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Tuesday, November 23, 2004

Giving Thanks for Offshoring

Christopher Farrell, contributing editor Businessweek writes, in his thanksgiving day column that offshoring is the first thing to be thanked about. Excerpts from a thought provoking article:

The No. 1 spot is reserved (for thanksgiving) for the offshoring of skilled-service jobs by American corporations. Americans should be deeply thankful for the emerging trend of American (and European) companies outsourcing software development and other skilled tasks to developing-world havens.Companies may have gone to India to save money on back-office operations, such as payroll, order fulfillment, and customer service. But they're continuing to do business with Indian high-tech companies because of the quality of the work being done. So, those jobs aren't coming back, and that means we have to create new ones here.

Offshoring is a result of three simultaneous and independent events at this juncture in economic history.
-First, education levels are rising throughout the developing world -- the payoff from decades of investment.
-Second, many developing nations have been liberalizing their economies, especially after the collapse of communism toward the end of the 1980s.
-Last is the information-technology revolution, which made it possible to link developed nations' companies with developing nations' workers -- and do it cheaply.

WANTED: CREATIVE IMPULSE. In general, rising economic prospects in much of the developing world is good, a force for expanding opportunities and eliminating poverty. But the competition for investment money and corporate profits in the global economy is now growing faster than many economists thought possible even a few years ago. To be sure, the rapid integration into the developed-world labor market of some billion workers in China and India is opening up new opportunities to sell cars, washing machines, software, and many other commonplace goods made by American multinationals. while this may not fully provide reverse benefits to the US, the main reason is that the offshoring challenge focuses attention on what spurs job creation: The formation of new markets and the meeting of new wants.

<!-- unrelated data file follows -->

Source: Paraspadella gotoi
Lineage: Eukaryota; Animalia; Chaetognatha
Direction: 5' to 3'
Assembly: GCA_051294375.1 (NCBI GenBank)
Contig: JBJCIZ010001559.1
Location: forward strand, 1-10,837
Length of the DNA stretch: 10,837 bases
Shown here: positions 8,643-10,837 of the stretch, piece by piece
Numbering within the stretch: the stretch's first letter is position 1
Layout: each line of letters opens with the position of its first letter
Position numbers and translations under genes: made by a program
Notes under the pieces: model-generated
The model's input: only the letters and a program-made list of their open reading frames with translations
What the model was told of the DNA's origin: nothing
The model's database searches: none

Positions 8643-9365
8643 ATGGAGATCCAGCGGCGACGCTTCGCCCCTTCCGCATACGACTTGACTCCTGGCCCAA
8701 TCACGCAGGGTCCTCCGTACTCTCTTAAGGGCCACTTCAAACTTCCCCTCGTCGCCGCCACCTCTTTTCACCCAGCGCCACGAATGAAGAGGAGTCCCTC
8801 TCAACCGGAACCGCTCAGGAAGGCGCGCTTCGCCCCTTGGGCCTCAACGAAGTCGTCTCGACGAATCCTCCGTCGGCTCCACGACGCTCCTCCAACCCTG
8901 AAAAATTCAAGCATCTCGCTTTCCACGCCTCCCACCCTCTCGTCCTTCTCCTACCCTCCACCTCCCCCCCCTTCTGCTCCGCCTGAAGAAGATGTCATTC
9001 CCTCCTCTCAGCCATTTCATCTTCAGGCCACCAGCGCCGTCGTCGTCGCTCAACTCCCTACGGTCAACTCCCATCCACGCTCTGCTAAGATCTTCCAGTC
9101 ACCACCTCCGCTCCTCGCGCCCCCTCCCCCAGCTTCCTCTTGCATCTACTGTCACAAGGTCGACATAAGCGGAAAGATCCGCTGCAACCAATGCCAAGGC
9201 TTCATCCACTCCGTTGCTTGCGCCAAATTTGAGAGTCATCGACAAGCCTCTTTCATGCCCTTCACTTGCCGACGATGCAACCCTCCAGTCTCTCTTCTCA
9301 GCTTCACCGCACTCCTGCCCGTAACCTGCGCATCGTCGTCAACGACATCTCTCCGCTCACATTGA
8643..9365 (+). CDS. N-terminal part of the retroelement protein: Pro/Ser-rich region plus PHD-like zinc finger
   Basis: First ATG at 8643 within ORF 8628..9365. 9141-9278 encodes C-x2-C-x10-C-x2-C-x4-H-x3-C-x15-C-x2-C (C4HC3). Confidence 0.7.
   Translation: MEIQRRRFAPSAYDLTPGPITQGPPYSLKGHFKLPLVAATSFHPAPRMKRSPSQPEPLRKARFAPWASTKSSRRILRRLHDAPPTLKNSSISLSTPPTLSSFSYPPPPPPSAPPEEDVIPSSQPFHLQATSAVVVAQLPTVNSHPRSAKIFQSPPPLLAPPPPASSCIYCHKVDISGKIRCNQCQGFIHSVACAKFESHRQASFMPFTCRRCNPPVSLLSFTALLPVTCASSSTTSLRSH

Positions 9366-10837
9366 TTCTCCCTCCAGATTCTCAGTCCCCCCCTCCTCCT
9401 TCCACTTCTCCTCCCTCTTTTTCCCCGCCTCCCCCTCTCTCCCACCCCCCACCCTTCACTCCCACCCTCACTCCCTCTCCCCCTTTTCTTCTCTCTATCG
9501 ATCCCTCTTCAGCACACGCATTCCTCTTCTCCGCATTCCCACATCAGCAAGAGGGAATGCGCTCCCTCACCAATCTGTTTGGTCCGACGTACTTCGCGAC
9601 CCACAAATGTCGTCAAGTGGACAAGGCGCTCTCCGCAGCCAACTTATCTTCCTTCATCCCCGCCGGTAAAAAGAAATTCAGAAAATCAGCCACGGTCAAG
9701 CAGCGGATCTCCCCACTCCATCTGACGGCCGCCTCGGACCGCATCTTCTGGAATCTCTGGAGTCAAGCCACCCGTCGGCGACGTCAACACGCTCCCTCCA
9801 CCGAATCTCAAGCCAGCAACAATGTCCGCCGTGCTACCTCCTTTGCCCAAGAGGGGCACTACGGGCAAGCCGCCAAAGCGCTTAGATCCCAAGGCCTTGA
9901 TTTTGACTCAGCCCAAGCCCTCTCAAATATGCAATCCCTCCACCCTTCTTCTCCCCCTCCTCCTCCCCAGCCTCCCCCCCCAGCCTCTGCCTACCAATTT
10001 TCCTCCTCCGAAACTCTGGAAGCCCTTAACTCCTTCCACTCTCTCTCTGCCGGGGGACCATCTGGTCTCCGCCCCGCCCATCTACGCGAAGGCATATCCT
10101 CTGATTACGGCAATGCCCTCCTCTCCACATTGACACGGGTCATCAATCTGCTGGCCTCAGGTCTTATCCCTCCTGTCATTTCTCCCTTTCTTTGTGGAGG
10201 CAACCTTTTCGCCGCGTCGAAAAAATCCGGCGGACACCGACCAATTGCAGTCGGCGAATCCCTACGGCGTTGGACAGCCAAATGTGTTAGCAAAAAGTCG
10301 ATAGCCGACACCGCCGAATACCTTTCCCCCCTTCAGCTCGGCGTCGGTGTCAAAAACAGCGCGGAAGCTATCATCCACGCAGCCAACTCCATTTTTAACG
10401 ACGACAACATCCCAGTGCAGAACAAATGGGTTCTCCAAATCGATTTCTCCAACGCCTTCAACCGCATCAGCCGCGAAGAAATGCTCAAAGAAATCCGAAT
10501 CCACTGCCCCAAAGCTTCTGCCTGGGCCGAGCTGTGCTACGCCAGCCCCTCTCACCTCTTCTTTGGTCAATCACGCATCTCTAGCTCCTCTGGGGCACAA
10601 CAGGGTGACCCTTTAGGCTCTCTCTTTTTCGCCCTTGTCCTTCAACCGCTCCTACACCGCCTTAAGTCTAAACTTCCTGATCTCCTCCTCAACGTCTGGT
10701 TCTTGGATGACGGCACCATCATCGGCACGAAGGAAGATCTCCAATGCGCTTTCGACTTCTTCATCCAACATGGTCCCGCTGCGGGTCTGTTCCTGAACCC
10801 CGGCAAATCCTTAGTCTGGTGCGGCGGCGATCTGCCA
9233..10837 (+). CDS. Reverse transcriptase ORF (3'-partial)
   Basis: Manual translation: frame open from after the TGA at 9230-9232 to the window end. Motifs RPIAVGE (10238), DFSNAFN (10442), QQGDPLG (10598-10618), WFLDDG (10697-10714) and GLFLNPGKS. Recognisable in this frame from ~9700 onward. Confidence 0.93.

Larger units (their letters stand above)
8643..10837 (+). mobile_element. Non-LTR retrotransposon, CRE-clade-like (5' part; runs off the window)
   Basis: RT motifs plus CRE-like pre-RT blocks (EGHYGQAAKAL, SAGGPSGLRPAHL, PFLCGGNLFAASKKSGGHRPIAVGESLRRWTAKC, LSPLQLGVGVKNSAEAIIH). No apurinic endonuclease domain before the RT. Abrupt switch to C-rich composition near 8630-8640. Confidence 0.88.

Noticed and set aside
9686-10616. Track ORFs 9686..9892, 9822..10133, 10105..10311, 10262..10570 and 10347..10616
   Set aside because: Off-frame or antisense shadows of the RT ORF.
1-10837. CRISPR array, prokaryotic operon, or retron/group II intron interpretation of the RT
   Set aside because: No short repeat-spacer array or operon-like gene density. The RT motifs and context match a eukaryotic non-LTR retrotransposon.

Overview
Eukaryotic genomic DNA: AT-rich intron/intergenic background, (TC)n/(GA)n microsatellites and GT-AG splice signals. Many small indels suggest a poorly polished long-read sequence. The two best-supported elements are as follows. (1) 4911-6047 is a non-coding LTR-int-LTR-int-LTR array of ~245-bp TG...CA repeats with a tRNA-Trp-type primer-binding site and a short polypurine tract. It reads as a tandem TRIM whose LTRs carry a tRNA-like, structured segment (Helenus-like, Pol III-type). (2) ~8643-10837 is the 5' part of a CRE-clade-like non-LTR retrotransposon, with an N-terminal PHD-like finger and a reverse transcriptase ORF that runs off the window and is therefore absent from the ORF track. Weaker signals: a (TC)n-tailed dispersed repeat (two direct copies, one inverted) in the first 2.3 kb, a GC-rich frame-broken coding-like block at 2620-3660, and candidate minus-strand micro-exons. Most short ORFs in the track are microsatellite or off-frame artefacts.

LEFT BEHIND : The long-run prosperity of the West depends on the capacity of its entrepreneurial individuals and firms to create and satisfy new consumer wants. That means the major institutions of society -- government, education, and business -- need to focus a lot more money and effort on educating the American workforce.

CUT THE RED TAPE. As US makes progress on this,America should keep welcoming educated, skilled immigrants. The American economy is a major beneficiary of the entrepreneurship diaspora that has grown up between Silicon Valley and India, and between and Silicon Valley and Asia. It's getting harder and harder for skilled Chinese and Indian professionals to come here to work and study. While the current bias toward saying no is understandable, the economic price is too high.The way economists look at the world, the efficiency gains of offshoring free up resources in the U.S. The key question is what do we do with those resources. The offshoring challenge says invest in human capital and open borders. That's how we'll generate the good middle-class jobs of the future -- and give more people something to be thankful for.
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